The End Of The Rainbow – Episode 56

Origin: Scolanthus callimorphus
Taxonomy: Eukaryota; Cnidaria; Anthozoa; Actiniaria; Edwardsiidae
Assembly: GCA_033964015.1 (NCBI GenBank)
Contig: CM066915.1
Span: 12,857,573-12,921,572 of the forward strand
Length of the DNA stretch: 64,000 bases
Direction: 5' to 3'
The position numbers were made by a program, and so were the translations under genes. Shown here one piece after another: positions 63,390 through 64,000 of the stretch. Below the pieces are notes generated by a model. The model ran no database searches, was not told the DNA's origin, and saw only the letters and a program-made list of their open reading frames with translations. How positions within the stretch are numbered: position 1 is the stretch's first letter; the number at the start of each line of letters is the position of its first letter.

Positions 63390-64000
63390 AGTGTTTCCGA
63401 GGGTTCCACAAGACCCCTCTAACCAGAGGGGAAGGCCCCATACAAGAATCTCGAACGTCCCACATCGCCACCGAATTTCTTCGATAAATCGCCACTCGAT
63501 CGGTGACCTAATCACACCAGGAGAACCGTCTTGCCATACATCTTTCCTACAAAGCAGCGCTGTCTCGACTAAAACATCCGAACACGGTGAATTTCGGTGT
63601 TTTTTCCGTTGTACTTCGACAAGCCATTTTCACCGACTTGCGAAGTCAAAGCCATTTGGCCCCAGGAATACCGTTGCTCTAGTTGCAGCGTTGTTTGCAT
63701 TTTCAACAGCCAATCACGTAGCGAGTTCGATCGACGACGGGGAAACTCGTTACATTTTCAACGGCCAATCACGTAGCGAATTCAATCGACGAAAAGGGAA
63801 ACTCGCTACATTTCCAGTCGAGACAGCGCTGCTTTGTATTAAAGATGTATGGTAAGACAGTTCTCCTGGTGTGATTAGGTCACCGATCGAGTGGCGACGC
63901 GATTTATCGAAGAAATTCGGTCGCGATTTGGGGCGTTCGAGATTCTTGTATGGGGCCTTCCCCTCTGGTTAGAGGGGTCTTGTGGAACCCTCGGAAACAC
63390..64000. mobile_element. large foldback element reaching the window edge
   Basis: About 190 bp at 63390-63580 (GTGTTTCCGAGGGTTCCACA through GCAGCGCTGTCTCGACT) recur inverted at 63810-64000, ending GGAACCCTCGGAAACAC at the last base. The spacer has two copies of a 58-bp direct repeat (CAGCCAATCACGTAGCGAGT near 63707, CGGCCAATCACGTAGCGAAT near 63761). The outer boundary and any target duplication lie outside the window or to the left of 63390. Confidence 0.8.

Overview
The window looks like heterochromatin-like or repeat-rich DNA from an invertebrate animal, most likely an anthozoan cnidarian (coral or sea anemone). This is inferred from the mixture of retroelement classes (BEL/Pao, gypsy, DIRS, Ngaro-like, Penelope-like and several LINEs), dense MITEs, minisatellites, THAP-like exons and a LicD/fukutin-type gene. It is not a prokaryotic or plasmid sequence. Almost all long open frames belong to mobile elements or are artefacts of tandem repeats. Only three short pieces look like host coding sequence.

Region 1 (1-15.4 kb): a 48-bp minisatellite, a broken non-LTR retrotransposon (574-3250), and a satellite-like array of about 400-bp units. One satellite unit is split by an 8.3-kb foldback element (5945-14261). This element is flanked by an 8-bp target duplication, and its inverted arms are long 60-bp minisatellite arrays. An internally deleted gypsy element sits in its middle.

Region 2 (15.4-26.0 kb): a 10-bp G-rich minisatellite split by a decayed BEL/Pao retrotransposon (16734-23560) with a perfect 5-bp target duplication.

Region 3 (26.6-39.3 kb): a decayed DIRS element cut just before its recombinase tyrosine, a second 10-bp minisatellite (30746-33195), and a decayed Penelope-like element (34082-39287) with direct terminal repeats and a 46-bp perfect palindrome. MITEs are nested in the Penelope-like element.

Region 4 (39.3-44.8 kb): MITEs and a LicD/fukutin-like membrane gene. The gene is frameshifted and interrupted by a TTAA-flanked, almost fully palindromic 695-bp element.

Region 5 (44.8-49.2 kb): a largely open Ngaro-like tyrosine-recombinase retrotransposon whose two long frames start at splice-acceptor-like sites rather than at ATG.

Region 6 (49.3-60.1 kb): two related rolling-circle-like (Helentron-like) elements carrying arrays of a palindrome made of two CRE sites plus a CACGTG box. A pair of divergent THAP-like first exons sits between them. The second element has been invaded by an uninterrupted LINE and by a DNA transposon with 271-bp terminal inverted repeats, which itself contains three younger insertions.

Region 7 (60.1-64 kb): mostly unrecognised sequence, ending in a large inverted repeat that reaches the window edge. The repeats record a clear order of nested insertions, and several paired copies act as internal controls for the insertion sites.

Louisa gave a nod as Sir Hugh’s coachman handed her into the carriage. As she settled herself beside Emmeline, she opened her parasol and tilted it against the sun.The coachman turned.“Out on to the coach road, ma’am, or round the estate?”Louisa didn’t give Emmeline time to reply.“The estate.” Having seen the vast property of Sir Hugh Glenavon, she couldn’t resist a second look.Her companion smiled to herself. Louisa Tarrant-Smyth was certainly revelling in her visit to Sir Hugh’s country house. As the carriage turned on to one of the paths that criss-crossed the estate, Louisa turned to look at the elegant house with its Georgian frontage.“Sir Hugh has excellent taste for a self-made man,” she murmured.Emmeline smiled again. Her friend was such a frightful snob at times!Louisa leaned forward.“A leisurely drive, if you please,” she commanded the coachman.He slowed the horse to a walking pace, allowing her to take stock of the expanse of manicured lawns, the weathered red-brick wall bounding the kitchen garden, the roofs of the home farm peeping from a distant hollow and the pedigree herd grazing in a meadow nearby. The house, she reflected, was more than twice the size of the Grange, the grounds far more extensive.Here, on the Clyde coast, was proof that not only was he a man of taste and discrimination, but he was also very rich!****Louisa thought fleetingly of Constance and Josh that night at Sir Hugh’s club. Remembering how they’d whispered, their heads together, she smiled in satisfaction.“They are very close, you know,” she said aloud.“Who?” Emmeline was puzzled.“Constance and Josh, of course. I must confess that I have hopes there, Emmeline.”On the way back, the ladies alighted a little way from the house, on Emmeline’s suggestion, so that they could walk back, enjoying more of the views of the Clyde and the refreshing air that wafted in from the river.“It will sharpen our appetite for dinner this evening,” she told Louisa, “and won’t it be pleasant to have William and Hugh’s company in that huge dining-room! I’m so glad that their business in Glasgow is finished, and that they can join us for the last evening of our little holiday.”“Just think, Emmeline, some day, my daughter could be the wife of Josh Glenavon, and chatelaine of all this!” Louisa swept her parasol in a wide arc.Her friend felt a jolt of alarm. She had made her own observations about the young people. What was more, Letty, confiding in her about their trip to Paris, had confirmed that it was Adam, not Josh, who was the object of Constance’s affection.“We must leave the young people to their own affairs, Louisa,” was all she could manage. “Time alone will tell.” As they took tea in the orangery Louisa spoke for the first time about Letty’s trip to Paris with Constance.“Letty can be very impulsive, you know,” she told Emmeline.“When she came to tell me that she wanted to travel to the Continent to improve her knowledge of art, I couldn’t believe my ears. She was so excited talking of Florence, Paris and all the art galleries.“And wasn’t it typical of Constance to offer to accompany her! Mind you, I did warn Letty that I didn’t want Constance to do the complete Grand Tour. I intend to take that along with her, once she finishes her studies at the school of art which will be soon, I hope.”She sipped her tea before continuing, while Emmeline said nothing, thinking it the safest option.“Constance has been working too hard and is looking rather fragile, so a little holiday will be of benefit to her, too. They’re taking along that little girl, Kirsty Gray, so the practical side of things will be well attended to.”She leaned forward.“I think Letty was on the point of inviting me to join her on the Paris jaunt, but I informed her that Sir Hugh had invited me to spend some time here in your company, Emmeline.” She simpered slightly. “I think she may have been slightly put out by that.”Emmeline glanced at her fob watch.“Goodness! Is that the time? We must compose ourselves for a little nap before dressing for dinner, Louisa.”Upstairs, reposing on the chaise longue, Louisa sighed with sheer contentment, allowing herself to drift off into a delicious daydream. In it, she had been driven up the sweeping avenue lined with elms, and was at this moment alighting from her carriage at the entrance to the Glenavon residence. On the steps, her daughter, mistress of the house, stood ready to greet her . . .


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